It would be kind of you to put up another area for kitty to play safely though, perhaps a less fragile, mini tree ;)
| 12:12 am on Dec 1, 2006 (gmt 0)|
Remarkable... I was thinking to myself today, "how will I keep the kittens (two, sisters, three months old) from ravaging the Christmas Tree when it goes up?" I thought of searching for ideas on www, but forgot. Came on here to get a help with a JS problem, and lo and behold, lots of kitten-related tips!
They are lovely little black kittens, everyone adores them.
They are also curtain-climbing, carpet-clawing, mischief-making poo monsters!
Just tonight one leapt from nowhere at the coffee table sending my mug flying. Whilst I was mopping up the same kitten leapt at my back and hung on with all claws. Can't repeat what I shouted.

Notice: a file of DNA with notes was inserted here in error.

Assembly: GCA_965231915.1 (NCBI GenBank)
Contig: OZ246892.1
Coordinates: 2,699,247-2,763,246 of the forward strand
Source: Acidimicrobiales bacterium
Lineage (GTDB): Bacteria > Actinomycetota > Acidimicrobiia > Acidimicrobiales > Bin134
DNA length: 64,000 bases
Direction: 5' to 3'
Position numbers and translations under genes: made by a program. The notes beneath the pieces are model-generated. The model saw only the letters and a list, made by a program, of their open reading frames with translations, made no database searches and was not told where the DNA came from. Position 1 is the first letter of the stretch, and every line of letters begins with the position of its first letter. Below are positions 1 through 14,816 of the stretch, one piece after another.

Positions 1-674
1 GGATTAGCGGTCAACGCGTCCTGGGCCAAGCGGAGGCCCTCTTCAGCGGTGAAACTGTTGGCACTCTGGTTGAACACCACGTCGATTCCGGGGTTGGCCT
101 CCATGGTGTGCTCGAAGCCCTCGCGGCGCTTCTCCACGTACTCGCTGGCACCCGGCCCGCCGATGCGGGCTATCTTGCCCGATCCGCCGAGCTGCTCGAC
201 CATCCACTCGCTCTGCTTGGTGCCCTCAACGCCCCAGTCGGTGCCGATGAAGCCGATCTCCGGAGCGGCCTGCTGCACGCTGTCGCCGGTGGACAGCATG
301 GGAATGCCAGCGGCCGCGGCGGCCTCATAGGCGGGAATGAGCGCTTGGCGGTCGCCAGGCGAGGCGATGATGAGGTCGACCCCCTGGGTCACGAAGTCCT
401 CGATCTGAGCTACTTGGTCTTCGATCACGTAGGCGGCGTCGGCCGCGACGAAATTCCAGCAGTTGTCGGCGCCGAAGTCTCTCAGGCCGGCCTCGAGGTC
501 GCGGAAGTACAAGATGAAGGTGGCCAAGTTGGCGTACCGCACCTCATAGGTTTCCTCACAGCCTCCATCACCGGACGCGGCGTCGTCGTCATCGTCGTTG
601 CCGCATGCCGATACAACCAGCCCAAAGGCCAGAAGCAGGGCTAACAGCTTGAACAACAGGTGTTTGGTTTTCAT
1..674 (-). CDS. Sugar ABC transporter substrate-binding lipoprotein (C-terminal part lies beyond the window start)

I'll try the orange, water spray, but not the dog .. I think that would create even more mess!
[edited by: RedTCat at 12:13 am (utc) on Dec. 1, 2006]
| 12:32 am on Dec 1, 2006 (gmt 0)|
I feel like a monster posting this but...
We don't keep cats inside at my place my father is asmatic. But when they come in, a no-no for asmatics, a small wack on the nose/back side acompanied by some BAAAAD KITTTY in a deep tone does the trick. After a while they get the point, just saying BAAAAD KITTTY and they know they are doing something wrong, whatever it is.
Although I will try the water bottle, sounds nicer.
| 12:39 am on Dec 1, 2006 (gmt 0)|
From George Carlin:
"It is a scientic fact that a cat will blink its eyes if it is struck on the head with a hammer."
| 12:56 am on Dec 1, 2006 (gmt 0)|
try putting tinfoil around the edge, for some reason they hate walking on it